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Game #36: A’s fall short of sweep but win season series against Rays

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One unearned run made the difference Sunday

Tampa Bay Rays v Oakland Athletics Photo by Thearon W. Henderson/Getty Images

The Oakland A’s fell just short of sweeping the defending AL champion Tampa Bay Rays on Sunday. The very sentence is praise with only faint damning.

The A’s took an early lead in their series finale but couldn’t hold on in a 4-3 loss to the Rays, with an unearned run making the difference in the final tally. Oakland still won the weekend series, and had already clinched the season series against a fellow postseason contender.

*** Click here to revisit today’s Game Thread! ***

The day got off to a promising start, as the A’s got on the board first. Tampa Bay rookie Shane McClanahan kept Oakland’s lineup quiet for a while, but the second time through the order they broke through, just as they’d done when they faced the high-octane lefty a couple weeks ago.

With two outs in the 4th inning, a rally brewed. Matt Chapman, who had homered off McClanahan in April at Tropicana Field, squared one up again and lined a single. Seth Brown worked a tough walk despite the platoon disadvantage against the southpaw, and then Stephen Piscotty found turf with a bloop to score Chapman.

Next up was Mitch Moreland, and he hit one hard the other way to beat the shift and plate two more.

Elvis Andrus almost kept it going, but his 97.7 mph liner to the outfield found a glove instead of a gap.

Unfortunately, that was all they got the rest of the day, as the Rays bullpen kept them quiet. The 6th brought a single but a GIDP, the 7th had a two-out “triple” by Andrus (more like a bloop single and a bad choice by the defender), and the 8th saw two runners reach base but Matt Olson was thrown out at third trying to advance on a pitch that wasn’t quite wild enough — or rather, he hesitated too long before deciding to run, and that made the difference.

Brah, so pesky

The legend of Cole Irvin has been growing by the week. The lefty strung together a few promising starts, with good results but questions in his peripheral stats, and then he answered those questions with a gem in his most recent outing.

He nearly did it again on Sunday. After a leadoff single on his first pitch of the game, he retired the next 12 batters in order, with only two of them hitting it particularly hard.

But then, the Rays got an opening and took full advantage of it. Leading off the 5th, Irvin induced a popup from Mike Brosseau just a couple feet in front of home plate. It should have been an easy out, but catcher Sean Murphy lost track of it and clanked the catch, and since it happened in fair territory Brosseau was able to scamper to first base.

That play didn’t have to matter, but whatever spell Irvin had cast all day had been broken. The next batter doubled, then two batters later Willy Adames lined a homer over the wall in right field. Just like that, the game was tied, thanks to a defensive miscue and two pieces of quality contact.

The homer was especially tough. Off the bat it looked like it might be a sharp sac fly, and then when the camera angle shifted to the outfield it looked like it might make it to the wall. But it kept carrying and barely cleared the fence in the corner, the very definition of a wallscraper. Still counts, and that piece of contact is at least a hit 90% of the time per Statcast, but it’s a deflating way to lose a lead.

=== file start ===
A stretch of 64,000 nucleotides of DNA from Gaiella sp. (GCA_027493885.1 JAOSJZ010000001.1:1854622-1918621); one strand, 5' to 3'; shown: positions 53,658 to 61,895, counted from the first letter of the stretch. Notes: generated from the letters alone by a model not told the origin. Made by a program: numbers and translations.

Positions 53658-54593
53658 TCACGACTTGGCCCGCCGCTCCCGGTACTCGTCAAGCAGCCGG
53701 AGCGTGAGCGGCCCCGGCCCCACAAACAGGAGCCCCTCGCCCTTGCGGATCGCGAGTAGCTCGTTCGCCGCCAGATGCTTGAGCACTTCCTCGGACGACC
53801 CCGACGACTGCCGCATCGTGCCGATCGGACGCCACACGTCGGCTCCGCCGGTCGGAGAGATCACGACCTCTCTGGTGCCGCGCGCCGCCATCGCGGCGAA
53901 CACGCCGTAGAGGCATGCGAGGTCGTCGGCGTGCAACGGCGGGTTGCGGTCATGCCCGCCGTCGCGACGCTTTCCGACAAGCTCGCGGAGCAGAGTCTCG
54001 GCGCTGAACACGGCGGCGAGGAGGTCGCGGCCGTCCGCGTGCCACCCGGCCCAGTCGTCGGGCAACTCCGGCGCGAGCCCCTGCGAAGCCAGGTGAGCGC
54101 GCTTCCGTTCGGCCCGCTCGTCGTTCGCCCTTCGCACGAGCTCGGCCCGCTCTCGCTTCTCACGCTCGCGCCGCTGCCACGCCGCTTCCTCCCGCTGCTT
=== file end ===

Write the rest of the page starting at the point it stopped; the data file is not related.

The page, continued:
In the 6th, Brosseau struck again, this time with a solo homer to put the Rays ahead 4-3. This one was a no-doubter, nearly 400 feet into the LF bleachers.

  • Irvin: 6 ip, 4 runs (3 earned), 3 Ks, 1 BB, 2 HR, 4 hits, 82 pitches, 88.9 mph EV

It still goes down as a quality start, and he certainly kept his team in the game. His run of 12 straight outs was especially encouraging, as he took over for nearly half the day and mowed through several innings.

Many days this line will produce a win, and with more fortunate sequencing it could have been a two-run day. But when you allow multiple homers in a day it can go like this, especially when you’re not racking up strikeouts and/or the defense makes an ill-timed mistake.

Oakland’s lineup wasn’t able to mount a final comeback in the late innings, but the A’s bullpen at least gave them the chance by keeping the score close. Sergio Romo pitched the 7th, and Burch Smith covered the 8th and 9th, perfect all the way through, nine up, nine down, with five strikeouts combined.

For Smith, it was his first appearance since early April, after a stint on the injured list with a strained groin, and he reached 97.1 mph on the radar. For Romo, it was a welcome sight after he appeared to hurt his leg in his previous outing — he struck out the side in 15 pitches, none of them above 86.1 mph.

Taking care of business

The A’s didn’t quite pull off the sweep today, but if they had it would have just been a bonus. They already won this series and proved they can compete with the contending Rays, and they already secured the season series by taking four of seven games. That last part is a nice feather in the cap against the defending AL champs, and it also could come into play in September as a tiebreaker if they’re competing against each other for Wild Card spots.

This also marks the merciful end of 17 straight days with games, with an off-day Monday. As they head out on the road, Oakland is 21-15, and first place in the AL West.